The company said in its annual report to the Securities Exchange Commission in February that it had reached an agreement in principle for a settlement of $499 million. The remaining upward $16 million covers interest fees.

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PHARMACY

Senate approves equal pharmacy access for military and their families

BY Allison Cerra

ALEXANDRIA, Va. The National Association of Chain Drug Stores issued a letter to a New Jersey senator yesterday for his support in their fight to prevent an increase in co-payments for military beneficiaries.

Senator Frank Lautenberg, D-N.J., was thanked for sponsoring an amendment to prohibit increased co-payments to those beneficiaries using retail pharmacies in the TRICARE health benefits program. TRICARE is the military health program that provides care to over 9 million uniformed personnel, their families and retired military worldwide.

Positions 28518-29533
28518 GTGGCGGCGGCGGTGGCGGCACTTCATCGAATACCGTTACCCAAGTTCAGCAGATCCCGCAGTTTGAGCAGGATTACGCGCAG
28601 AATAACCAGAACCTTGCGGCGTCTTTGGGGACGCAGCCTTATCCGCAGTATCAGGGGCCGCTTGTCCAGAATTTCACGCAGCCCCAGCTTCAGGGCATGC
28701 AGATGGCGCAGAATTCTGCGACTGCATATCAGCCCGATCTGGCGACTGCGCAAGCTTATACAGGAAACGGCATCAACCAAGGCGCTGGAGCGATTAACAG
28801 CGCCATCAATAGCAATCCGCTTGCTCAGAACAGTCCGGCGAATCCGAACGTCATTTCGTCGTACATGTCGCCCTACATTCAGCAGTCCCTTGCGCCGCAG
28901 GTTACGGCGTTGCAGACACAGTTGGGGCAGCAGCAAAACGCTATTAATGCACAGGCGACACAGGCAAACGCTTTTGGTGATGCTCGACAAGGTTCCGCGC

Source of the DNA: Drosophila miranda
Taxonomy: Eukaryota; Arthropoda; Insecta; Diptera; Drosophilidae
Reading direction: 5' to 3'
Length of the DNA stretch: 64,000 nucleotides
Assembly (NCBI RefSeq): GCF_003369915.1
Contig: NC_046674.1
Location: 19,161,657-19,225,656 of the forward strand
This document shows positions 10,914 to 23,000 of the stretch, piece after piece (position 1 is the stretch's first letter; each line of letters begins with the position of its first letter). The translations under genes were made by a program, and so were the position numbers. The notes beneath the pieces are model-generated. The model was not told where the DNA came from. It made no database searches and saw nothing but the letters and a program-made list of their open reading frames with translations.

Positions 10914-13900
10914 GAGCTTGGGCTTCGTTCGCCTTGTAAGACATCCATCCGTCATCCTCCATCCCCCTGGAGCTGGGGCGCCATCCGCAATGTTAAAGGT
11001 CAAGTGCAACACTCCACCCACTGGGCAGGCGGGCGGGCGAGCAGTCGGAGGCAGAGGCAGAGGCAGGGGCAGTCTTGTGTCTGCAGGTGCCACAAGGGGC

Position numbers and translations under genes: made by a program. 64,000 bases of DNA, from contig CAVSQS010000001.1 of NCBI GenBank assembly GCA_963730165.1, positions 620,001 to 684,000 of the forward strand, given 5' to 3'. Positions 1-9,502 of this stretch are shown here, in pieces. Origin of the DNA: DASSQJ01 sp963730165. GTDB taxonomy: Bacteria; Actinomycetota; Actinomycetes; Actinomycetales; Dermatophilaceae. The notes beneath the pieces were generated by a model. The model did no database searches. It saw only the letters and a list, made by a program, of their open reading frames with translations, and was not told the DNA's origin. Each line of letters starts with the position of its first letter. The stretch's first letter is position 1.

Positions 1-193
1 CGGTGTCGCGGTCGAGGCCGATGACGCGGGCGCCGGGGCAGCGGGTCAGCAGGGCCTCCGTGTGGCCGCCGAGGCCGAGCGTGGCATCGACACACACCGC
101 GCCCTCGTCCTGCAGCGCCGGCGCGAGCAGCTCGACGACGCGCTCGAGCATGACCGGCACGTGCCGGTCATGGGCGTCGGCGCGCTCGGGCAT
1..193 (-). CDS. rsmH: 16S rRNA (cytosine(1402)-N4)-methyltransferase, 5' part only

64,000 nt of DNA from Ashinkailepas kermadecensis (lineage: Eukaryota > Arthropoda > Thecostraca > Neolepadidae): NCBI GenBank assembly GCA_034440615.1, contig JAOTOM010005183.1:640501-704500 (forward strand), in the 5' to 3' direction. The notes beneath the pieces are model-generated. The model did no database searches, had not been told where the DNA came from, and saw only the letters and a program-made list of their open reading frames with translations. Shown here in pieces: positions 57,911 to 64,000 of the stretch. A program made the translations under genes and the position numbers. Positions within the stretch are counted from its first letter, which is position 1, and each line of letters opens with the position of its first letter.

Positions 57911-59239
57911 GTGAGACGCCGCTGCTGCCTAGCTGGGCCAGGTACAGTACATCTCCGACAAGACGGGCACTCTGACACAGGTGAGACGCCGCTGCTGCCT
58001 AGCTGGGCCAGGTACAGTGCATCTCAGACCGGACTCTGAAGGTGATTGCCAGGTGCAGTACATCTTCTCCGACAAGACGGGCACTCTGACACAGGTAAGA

“Keeping equal access to chain community pharmacy for our U.S. military and their families is a priority for NACDS,” stated NACDS President and chief executive officer, Steve Anderson, “We applaud Senator Lautenberg’s leadership in introducing the amendment, which shows great support for our nation’s military. We look forward to continuing to work with the Senator and his colleagues to pass H.R. 1585, and continue to develop policy solutions that maximize competition and protect choice for TRICARE beneficiaries.”